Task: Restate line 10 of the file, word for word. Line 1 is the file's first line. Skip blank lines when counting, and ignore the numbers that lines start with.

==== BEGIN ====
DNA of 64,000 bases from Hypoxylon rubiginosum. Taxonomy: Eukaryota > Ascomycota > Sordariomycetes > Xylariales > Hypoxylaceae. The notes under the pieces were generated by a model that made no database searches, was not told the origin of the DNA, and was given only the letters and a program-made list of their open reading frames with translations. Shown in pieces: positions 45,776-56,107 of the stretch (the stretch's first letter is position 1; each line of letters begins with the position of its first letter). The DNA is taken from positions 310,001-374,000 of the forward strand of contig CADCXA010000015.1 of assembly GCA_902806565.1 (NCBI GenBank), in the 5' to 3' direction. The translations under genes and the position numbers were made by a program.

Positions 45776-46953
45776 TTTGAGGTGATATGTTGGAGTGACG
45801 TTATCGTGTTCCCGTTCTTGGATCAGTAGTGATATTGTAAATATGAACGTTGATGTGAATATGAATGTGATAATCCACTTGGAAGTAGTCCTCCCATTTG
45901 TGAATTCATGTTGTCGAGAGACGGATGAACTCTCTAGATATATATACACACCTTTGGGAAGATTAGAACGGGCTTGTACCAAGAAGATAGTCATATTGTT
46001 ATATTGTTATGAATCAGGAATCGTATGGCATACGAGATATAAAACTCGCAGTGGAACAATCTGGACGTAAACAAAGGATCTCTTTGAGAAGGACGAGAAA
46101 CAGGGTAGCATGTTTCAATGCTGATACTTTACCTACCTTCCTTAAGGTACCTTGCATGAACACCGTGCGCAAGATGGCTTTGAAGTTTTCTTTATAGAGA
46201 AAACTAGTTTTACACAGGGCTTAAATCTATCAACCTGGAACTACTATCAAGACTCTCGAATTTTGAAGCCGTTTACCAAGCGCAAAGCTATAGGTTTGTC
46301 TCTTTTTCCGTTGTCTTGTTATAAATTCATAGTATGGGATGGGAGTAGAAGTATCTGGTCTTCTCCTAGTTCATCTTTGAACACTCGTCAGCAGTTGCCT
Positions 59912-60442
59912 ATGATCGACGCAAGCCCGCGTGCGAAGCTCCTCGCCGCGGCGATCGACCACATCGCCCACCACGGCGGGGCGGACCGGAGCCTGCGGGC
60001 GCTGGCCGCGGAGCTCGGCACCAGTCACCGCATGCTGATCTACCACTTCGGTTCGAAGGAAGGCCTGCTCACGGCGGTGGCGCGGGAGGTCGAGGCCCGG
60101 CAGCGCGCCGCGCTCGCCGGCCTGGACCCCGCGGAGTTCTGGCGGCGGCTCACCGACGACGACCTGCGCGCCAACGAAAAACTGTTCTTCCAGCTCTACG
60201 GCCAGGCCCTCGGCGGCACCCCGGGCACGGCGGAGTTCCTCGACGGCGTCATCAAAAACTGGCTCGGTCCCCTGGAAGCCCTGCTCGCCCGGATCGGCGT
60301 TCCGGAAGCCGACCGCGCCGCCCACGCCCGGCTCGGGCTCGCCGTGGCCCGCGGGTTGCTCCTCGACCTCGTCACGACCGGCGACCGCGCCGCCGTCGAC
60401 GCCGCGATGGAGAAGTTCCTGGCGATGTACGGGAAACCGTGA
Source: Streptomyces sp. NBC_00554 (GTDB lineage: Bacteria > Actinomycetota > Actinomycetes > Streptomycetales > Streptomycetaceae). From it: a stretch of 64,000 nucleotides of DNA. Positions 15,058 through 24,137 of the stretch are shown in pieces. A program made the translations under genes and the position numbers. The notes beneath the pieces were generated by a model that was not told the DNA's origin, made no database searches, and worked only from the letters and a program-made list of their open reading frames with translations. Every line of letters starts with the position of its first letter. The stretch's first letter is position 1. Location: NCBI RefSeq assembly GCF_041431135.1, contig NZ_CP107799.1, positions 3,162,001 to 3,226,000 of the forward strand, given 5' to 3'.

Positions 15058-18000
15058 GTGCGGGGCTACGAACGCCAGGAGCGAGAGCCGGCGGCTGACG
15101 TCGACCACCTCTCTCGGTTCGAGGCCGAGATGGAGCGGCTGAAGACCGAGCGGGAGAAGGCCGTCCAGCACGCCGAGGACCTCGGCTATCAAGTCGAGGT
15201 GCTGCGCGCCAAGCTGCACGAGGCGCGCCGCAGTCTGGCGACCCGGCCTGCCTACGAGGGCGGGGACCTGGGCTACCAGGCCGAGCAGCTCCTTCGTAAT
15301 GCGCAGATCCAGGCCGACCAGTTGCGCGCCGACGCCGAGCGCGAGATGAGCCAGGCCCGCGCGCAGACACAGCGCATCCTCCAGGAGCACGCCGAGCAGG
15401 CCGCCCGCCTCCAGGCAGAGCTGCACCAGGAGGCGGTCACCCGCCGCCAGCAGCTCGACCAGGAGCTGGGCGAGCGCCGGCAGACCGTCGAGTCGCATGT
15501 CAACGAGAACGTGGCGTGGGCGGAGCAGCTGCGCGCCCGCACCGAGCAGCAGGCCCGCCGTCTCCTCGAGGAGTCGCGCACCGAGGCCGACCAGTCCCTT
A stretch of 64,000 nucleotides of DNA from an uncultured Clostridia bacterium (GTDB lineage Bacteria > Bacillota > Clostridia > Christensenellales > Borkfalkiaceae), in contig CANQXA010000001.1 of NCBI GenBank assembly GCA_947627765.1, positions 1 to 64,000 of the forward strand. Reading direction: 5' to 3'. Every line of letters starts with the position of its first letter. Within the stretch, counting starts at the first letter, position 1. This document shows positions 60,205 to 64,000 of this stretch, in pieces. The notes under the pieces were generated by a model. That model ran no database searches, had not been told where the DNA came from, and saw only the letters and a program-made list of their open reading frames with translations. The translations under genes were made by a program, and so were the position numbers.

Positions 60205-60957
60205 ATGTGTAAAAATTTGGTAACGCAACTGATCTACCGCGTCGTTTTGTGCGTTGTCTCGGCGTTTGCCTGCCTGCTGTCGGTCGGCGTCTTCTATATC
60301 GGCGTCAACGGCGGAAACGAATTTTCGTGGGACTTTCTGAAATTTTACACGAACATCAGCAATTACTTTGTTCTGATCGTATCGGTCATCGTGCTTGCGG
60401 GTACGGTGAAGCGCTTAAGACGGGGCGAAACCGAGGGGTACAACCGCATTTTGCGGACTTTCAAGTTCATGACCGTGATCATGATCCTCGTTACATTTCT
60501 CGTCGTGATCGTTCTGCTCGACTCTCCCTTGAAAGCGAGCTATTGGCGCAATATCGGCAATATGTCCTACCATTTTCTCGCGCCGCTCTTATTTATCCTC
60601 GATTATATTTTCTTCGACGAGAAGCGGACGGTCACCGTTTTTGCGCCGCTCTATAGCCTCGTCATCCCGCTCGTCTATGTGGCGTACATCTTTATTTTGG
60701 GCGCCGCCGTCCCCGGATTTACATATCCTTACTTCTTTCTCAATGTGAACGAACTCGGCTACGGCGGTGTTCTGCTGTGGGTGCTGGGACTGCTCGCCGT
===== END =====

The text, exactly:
Positions 59912-60442